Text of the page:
City hosts symposium for marine biologists

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10:01 PM December 4th, 2017

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By: USC AB Communications Intern Gavin Michael Cubillo, December 4th, 2017 10:01 PM

Society for Coastal Ecosystem Studies-Asia Pacific president Mutsunori Tokeshi answers questions from the media during the start of the weeklong biodiversity symposium yesterday at the Performing Arts Hall of the University of the Philippines Cebu.
cdn photo/lito tecson

Cebu City is hosting the third Society for Coastal Ecosystem Studies-Asia Pacific (SCESAP) International Biodiversity Symposium focusing on marine life concerns and ways to educate people on preserving marine biodiversity.

With issues about climate change and how it will affect life underwater, over 150 marine biologists are attending the symposium with paper and poster presentations, workshops and talks.

Scientists from the Asia Pacific countries like Indonesia, Japan and China, as well as from the United Kingdom are hoping that a fruitful symposium will lead to solutions in battling the threats to marine life.

Issues that affect marine ecosystems in the Coral Triangle will be discussed in the weeklong event, which opened yesterday and will run until December 9.

These include illegal fishing, water pollution, and coral bleaching, which were identified as the major threats to coral reefs in the Coral Triangle, a geographical term that refers to a roughly triangular area of the tropical marine waters of Indonesia, Malaysia, Papua New Guinea, Philippines, Solomon Islands and Timor-Leste that hosts 500 species of corals.

According to the SCESAP head local organizer Dr. Porferio Aliño, a doctor of Marine Chemical Ecology, Cebu was chosen as the venue because the province is situated at the center of the Coral Triangle and SCESAP sees this as an opportunity to show the current problems the province is facing in terms of threats of extinction of marine species that are found locally.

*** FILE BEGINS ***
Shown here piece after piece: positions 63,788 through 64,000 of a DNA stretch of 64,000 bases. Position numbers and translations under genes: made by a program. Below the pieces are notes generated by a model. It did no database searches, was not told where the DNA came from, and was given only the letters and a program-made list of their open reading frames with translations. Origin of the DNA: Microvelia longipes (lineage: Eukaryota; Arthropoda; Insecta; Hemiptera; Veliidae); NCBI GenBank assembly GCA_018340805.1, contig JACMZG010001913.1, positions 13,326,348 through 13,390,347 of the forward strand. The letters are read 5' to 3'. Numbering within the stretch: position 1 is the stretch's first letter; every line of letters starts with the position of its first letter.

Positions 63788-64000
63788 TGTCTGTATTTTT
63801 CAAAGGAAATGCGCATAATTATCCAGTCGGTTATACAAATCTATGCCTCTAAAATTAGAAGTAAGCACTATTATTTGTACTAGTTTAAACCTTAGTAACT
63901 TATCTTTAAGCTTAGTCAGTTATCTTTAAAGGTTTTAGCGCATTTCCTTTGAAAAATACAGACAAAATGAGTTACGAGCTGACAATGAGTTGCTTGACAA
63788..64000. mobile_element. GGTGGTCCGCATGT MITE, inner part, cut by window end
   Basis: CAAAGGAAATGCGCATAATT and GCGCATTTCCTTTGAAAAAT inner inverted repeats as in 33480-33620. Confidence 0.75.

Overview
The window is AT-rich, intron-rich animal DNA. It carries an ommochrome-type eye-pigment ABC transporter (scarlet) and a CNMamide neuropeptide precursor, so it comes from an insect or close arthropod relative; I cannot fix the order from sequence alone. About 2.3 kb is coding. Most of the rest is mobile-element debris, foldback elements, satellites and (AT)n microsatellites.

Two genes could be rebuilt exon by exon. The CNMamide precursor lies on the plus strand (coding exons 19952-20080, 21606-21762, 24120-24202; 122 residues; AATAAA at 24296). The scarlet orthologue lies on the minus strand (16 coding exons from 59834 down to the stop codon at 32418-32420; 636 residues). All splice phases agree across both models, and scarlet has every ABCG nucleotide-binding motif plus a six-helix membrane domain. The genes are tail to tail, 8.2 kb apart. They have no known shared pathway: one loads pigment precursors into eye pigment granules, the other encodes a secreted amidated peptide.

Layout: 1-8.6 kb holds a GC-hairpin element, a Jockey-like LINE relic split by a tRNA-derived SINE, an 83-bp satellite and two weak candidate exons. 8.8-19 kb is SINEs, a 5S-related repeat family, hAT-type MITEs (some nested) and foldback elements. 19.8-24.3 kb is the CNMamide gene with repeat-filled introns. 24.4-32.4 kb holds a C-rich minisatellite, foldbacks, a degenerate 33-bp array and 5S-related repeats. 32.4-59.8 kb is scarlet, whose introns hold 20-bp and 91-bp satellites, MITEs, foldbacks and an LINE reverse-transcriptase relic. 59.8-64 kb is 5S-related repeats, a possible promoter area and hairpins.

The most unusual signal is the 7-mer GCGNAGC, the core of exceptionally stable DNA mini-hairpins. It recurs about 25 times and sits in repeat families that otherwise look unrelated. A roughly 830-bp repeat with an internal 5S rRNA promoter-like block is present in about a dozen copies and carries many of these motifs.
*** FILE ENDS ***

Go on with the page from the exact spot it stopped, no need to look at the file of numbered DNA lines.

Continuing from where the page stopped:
“The marine life found here is under great threat and scientific efforts have been made to manage the resources better,” Aliño said.

Aliño added that the annual SCESAP symposium in the province is a great opportunity for scientists to gather and share scientific information and ways on how to preserve the life of different species that are living in the waters of the Pacific.

One of the problems that was pointed out during yesterday’s press conference is the lack of education of the people on the threats of marine life and how vulnerable coastal environments are to irreversible changes.

Mutsunori Tokeshi, the president of SCESAP, said that there is a gap between scientists and individuals with no backgrounds on sciences saying that “communication is one of the biggest problems that hinders action.”

“We are scientists so we would be more focused on scientific findings,” Tokeshi said referring to the use of scientific jargon as a contributing factor of miscommunication among the general public in discussing issues involving science.

Tokeshi added that SCESAP is working on ways to explain disastrous phenomena to the general public so that they can understand the threats of marine life better and be able to take part in solving the issues.

He believes that awareness and vigilance among the citizens can be a powerful factor on stopping further damages to the ecological system.

He also pleaded to local fishermen to stop the hunting of larger marine species such as sharks, turtles, and whales due to their significance on the marine ecological system.

SCESAP is based in Amakusa, Japan. It is a non-profit organization that empowers advance research studies in protecting coastal ecosystems located in the Asian-Pacific region.

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